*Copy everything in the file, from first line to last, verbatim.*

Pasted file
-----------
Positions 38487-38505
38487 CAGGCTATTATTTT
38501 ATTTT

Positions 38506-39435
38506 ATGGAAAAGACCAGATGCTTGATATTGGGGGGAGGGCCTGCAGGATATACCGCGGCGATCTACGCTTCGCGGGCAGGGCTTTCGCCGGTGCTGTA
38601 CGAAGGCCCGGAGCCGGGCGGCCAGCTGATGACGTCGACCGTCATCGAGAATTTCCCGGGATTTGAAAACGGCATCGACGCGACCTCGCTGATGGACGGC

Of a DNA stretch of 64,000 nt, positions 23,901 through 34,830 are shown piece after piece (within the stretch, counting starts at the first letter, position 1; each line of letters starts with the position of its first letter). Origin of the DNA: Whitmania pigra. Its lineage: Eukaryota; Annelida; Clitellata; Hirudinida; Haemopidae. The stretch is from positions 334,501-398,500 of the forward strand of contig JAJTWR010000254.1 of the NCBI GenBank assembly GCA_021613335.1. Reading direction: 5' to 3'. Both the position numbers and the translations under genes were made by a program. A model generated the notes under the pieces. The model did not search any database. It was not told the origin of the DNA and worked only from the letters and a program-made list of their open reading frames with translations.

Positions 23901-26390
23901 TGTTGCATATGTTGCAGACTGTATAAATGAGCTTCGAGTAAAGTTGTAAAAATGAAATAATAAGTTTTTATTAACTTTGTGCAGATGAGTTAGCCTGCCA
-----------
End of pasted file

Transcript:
Positions 38487-38505
38487 CAGGCTATTATTTT
38501 ATTTT

Positions 38506-39435
38506 ATGGAAAAGACCAGATGCTTGATATTGGGGGGAGGGCCTGCAGGATATACCGCGGCGATCTACGCTTCGCGGGCAGGGCTTTCGCCGGTGCTGTA
38601 CGAAGGCCCGGAGCCGGGCGGCCAGCTGATGACGTCGACCGTCATCGAGAATTTCCCGGGATTTGAAAACGGCATCGACGCGACCTCGCTGATGGACGGC

Of a DNA stretch of 64,000 nt, positions 23,901 through 34,830 are shown piece after piece (within the stretch, counting starts at the first letter, position 1; each line of letters starts with the position of its first letter). Origin of the DNA: Whitmania pigra. Its lineage: Eukaryota; Annelida; Clitellata; Hirudinida; Haemopidae. The stretch is from positions 334,501-398,500 of the forward strand of contig JAJTWR010000254.1 of the NCBI GenBank assembly GCA_021613335.1. Reading direction: 5' to 3'. Both the position numbers and the translations under genes were made by a program. A model generated the notes under the pieces. The model did not search any database. It was not told the origin of the DNA and worked only from the letters and a program-made list of their open reading frames with translations.

Positions 23901-26390
23901 TGTTGCATATGTTGCAGACTGTATAAATGAGCTTCGAGTAAAGTTGTAAAAATGAAATAATAAGTTTTTATTAACTTTGTGCAGATGAGTTAGCCTGCCA